Staff from UNDP Volunteer in the Classrooms of Cairo

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Despite the physical proximity, the neighbourhood and the United Nations Development Programme (UNDP) offices can feel like two different worlds. But now four national UNDP staff members are making an extra effort to connect to the people in their “backyard”. Rania Hedaya, Mohamed Adel, Riham Mustafa and Shahdan Niazi have signed up as UNV volunteer associates with the Injaz (‘achievement’ in Arabic) programme and spend an hour each week teaching at the local Boulac Preparatory Girls School.

 

The Injaz programme provides an outlet for private sector companies to give back to their communities, as well as giving the individuals involved what is often their first experiences of community service. Most importantly however, volunteers in the programme pass on to students skills to improve their creative thinking, problem-solving ability and, primarily, their job opportunities.

 

Save the Children started the Injaz initiative in Jordan in 1999 and brought it to Egypt in 2005, in partnership with UNDP and UNV. Initially, employees from large companies such as Barclays, BP, Pepsi, Procter and Gamble, and Shell were involved; now UNDP staff themselves are participating.

 

“UNDP Egypt saw it clearly; staff volunteering is good for the community, good for those who volunteer, and good for the organization itself,” says Eva Otero, the UNV Programme Officer in Egypt. “This type of corporate volunteering brings new, needed resources to a much-marginalized community right in the backyard of our office.  It is a source of additional time, talent and energy for Save the Children and the Injaz programme.”

 

The volunteers each take charge of a class of around 20 girls, ranging in age from 11 to 15 years. The class lasts for an hour, with preparations for the class taking another hour. Volunteers do not need teaching experience or credentials, but are given a training session before beginning their volunteer activities, which take place during working hours. Materials covered in class can range from life skills, CV writing and interviews, to basic business concepts.

 

While each volunteer is Egyptian, they bring a fresh perspective on the world outside Cairo.

 

“Actually, I was very nervous when I first went in,” admits Riham Mustafa, who works as a Communication Associate with UNDP. “I didn’t know what to expect. But the girls there are very polite. They are very intelligent and they are eager to learn. You can really see their eagerness and curiosity to learn.”

 

“For those people, maybe they had heard of the UN before, perhaps on TV,” she adds. “For them, the UN is in New York, it’s not in Egypt and it’s not only 5 minutes away from them.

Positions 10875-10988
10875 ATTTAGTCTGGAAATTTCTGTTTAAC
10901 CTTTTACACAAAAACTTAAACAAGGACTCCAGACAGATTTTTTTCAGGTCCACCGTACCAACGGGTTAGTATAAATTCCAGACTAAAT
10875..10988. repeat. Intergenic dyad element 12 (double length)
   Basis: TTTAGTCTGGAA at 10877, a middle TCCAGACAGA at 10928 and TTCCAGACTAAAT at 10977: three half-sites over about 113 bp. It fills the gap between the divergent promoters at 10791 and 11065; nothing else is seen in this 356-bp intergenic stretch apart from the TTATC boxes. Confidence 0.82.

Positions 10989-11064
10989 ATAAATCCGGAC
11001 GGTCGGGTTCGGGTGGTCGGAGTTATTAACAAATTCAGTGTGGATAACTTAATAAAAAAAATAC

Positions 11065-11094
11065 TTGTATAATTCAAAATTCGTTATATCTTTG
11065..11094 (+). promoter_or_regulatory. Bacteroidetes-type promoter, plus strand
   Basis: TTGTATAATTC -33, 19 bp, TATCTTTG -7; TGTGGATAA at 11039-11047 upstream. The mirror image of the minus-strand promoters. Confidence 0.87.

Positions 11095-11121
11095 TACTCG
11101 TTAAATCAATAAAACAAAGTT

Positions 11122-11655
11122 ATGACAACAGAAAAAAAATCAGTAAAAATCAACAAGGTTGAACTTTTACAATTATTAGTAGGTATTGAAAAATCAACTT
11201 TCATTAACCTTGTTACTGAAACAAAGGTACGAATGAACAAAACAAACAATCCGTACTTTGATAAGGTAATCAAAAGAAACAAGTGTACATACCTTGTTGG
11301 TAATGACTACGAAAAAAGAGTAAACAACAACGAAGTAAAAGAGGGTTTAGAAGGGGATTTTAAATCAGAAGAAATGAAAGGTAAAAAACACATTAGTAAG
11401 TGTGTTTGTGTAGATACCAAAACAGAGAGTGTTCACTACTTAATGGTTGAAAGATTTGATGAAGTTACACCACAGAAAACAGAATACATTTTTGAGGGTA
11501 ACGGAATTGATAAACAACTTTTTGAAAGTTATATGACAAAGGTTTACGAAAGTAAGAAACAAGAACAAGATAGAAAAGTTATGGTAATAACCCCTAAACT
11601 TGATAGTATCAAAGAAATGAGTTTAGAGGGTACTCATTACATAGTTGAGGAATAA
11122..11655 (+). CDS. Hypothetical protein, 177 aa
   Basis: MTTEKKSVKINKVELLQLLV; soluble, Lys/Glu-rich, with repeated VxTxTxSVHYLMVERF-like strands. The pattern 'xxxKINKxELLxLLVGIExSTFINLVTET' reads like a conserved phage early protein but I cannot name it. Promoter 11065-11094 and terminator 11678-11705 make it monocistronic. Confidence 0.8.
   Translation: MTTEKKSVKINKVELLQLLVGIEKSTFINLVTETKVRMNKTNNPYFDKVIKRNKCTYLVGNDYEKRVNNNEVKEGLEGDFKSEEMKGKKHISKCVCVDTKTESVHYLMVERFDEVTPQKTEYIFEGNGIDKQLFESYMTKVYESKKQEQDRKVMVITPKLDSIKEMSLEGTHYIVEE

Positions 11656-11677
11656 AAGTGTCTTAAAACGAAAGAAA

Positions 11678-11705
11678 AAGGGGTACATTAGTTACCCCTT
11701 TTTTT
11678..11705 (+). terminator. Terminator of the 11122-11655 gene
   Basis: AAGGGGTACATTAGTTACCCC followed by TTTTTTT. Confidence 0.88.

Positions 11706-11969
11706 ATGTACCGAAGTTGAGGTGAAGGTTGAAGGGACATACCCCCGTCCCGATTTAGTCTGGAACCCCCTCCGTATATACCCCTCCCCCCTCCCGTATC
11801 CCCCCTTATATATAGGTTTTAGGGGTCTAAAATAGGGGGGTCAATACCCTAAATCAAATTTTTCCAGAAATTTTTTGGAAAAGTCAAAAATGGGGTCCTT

The involvement of staff was encouraged by Elissar Sarrouh, Deputy Resident Representative, who called for an initial group of four volunteers. As Otero points out, “Volunteering expands opportunities for UNDP staff volunteers to develop work-enhancing skills and to practice leadership and management in ways they may not be able to exercise in the workplace.”

 

Mustafa concurs, “To me as a person, it’s very important. It’s given me satisfaction and it’s giving me a role in my country and in my community.” She feels that other staff members may come on board in the future, “because we come back very excited and very enthusiastic.”

 

“This to me is the beauty of Injaz,” says Otero. “Not only what the UNV volunteer associates do for the children but how the children change them forever, giving a new meaning of what it means working for the United Nations.”

 

“It is no exaggeration when I say that that volunteering with Injaz was definitely one of the best things I have ever done in my life,” says Niazi. “I feel like I’m contributing, and in a direct way, to the community. Seeing the reactions of the girls makes the whole exercise extremely rewarding.”

 

Niazi adds that when one of the weekly Injaz sessions was cancelled due to the Easter break, the girls from her class suggested that they meet outside the class room and conduct the class normally.

 

So, for Mustafa what is the primary motivation for being involved with the project? "Definitely we’re bridging the gap. It’s making a bridge between the UN and the people".

[1] This article does not necessarily reflect the views of the United Nations.

The author of this article works as the Web and Internet Analyst, Communication Unit at the United Nations Volunteers Programme Headquarters.

 

 

 

 

 

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